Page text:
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New research shows how the UK construction sector can tackle discrimination against women

Experts are calling for a broader conversation on gender equality within the UK construction industry, after new research found women in the sector are still experiencing gender bias, sexism, and discrimination.

Despite improvements and efforts towards equality, diversity and inclusion in UK construction project organisations, gender bias and sexist discrimination are still experienced by many. This is impacting women’s health and well-being, retention rates, and career growth.

The findings have been published in a new report by the Association for Project Management (APM), Developing Effective Interventions for Gender Equality in UK Construction Project Organisations.

The research was carried out by Sara Hajikazemi, Associate Professor in Project Management at University of the West of Scotland, Giorgio Locatelli (Professor of Complex Projects Business at Politecnico di Milano School of Management) and Kate Lawrence (Research Fellow at University of Leeds).

Dr Hajikazemi said: “While significant progress has been made in addressing gender bias and sexism, there remains much work to be done. The construction sector, as one of most male dominated sectors, struggles with this phenomenon. The UK construction sector is currently dealing with massive skill shortages. One effective strategy to overcome this challenge is to actively encourage women to pursue careers in construction and try to retain the talent that is currently available. This however requires breaking barriers and overcoming common stereotypes that construction is not for women.

“Our research aims to raise awareness about the significance of gender diversity within the sector. It outlines a roadmap for achieving this diversity and emphasises the benefits that gender equality will bring – not only to women but also to men, organisations, and society as a whole.”

'Open and honest dialogue'

The research used systematic reviews of existing literature, interviews with women at various stages of their careers, and a delphi study to assess the effectiveness of different types of gender-equality interventions (GEIs) used within the UK construction industry.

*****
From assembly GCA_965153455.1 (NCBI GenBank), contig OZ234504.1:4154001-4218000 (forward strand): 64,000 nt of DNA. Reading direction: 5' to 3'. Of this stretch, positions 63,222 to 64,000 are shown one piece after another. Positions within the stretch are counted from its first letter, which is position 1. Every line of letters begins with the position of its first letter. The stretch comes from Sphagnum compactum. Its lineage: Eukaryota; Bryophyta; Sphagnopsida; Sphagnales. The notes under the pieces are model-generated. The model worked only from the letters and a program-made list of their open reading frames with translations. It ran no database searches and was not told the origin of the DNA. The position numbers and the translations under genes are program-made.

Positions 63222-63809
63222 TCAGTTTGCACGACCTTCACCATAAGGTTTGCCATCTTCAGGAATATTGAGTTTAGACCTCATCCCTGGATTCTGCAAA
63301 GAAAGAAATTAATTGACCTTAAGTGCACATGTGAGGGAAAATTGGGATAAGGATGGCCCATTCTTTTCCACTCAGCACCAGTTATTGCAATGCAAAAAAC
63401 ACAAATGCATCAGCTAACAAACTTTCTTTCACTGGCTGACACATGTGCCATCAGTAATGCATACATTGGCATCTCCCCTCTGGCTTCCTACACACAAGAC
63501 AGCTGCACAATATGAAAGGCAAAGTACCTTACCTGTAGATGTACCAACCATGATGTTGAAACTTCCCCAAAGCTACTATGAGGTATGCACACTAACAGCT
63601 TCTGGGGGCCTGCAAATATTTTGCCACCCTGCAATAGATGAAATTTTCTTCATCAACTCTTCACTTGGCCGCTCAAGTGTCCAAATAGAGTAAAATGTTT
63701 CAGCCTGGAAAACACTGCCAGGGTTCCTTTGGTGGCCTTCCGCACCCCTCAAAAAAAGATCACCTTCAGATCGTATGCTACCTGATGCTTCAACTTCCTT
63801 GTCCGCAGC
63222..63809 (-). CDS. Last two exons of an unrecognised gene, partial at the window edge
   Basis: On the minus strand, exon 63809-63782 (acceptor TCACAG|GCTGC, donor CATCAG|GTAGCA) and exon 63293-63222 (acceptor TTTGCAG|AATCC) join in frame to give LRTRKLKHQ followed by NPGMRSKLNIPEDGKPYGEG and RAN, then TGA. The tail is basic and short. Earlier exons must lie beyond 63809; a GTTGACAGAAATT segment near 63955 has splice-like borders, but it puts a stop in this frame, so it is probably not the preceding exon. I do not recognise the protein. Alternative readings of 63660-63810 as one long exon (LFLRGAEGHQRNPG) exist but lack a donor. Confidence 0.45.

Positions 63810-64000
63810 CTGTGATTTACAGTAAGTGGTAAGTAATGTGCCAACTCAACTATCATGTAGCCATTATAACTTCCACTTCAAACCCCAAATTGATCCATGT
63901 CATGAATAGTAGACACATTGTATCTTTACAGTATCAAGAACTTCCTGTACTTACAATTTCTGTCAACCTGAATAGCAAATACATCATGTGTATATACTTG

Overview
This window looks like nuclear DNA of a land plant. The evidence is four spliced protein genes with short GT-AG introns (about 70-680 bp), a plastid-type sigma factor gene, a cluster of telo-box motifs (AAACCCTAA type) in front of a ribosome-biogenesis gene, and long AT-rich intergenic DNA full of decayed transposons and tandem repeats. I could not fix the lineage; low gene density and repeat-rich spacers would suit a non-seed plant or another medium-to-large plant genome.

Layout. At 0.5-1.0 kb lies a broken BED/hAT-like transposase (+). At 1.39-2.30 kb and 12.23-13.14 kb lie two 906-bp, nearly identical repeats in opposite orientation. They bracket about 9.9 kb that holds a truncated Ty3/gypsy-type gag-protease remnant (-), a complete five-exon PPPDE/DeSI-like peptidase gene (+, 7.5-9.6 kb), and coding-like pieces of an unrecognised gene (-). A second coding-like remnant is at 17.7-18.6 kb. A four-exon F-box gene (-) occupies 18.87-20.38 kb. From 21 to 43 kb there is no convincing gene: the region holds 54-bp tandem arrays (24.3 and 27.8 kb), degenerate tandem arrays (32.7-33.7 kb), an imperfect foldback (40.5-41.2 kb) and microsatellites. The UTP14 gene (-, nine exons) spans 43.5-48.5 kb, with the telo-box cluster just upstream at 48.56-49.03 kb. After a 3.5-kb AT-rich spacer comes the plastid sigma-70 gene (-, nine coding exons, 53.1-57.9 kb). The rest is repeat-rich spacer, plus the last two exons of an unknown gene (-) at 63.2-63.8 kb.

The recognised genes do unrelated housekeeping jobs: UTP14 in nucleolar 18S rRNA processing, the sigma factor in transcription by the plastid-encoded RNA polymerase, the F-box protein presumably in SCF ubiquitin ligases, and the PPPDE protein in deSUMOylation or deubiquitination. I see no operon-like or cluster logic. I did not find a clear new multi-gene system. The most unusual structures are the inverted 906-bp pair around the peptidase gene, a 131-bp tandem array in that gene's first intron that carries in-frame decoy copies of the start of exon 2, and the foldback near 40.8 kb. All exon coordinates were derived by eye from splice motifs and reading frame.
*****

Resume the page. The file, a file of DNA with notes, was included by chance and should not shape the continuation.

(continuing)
It found that, while positive progress has been made in recent years, the effectiveness of GEIs is mixed, and also that all of the women participants had experienced some form of discrimination (more than half had observed discrimination against other women). This was found to be having impacts on individuals and for the construction industry as a whole.

Co-author, Prof. Locatelli, has called for organisations to engage in open and honest dialogue with their workforces in order to address issues identified in the research.

He said: “I want this research to start a discussion. One of the most important findings is that women want to be heard. If you want to solve an issue – any issue – you must first acknowledge that it exists.

“’Women’ are not a single group. People are all different. There are people with and without children. There are people of different ages. There are women in senior positions who are transitioning through menopause.

“Some women, women of colour for example, face additional issues. There is a big discussion around positive discrimination, which is extremely controversial even among women. But that’s a discussion that needs to be had.”

Prof. Locatelli suggested three main outcomes he would like to see across the entire construction sector as a result of the research:

  • Help people learn and understand – have open conversations with employees, including project professionals. Organise training for male workers on issues such as menopause to raise awareness.
  • Let women choose their mentors – structured mentorship processes are beneficial and favoured by many women. However, there is a risk of organisers assuming that a woman may be a suitable mentor purely because of her gender. Women should have input into the selection process.
  • Apply a zero-tolerance approach to unprofessional behaviour – set up interventions and processes for addressing instances of unwanted physical contact, biased comments, and other inappropriate and unprofessional behaviours.

Developing Effective Interventions for Gender Equality in UK Construction Project Organisations can be downloaded here.

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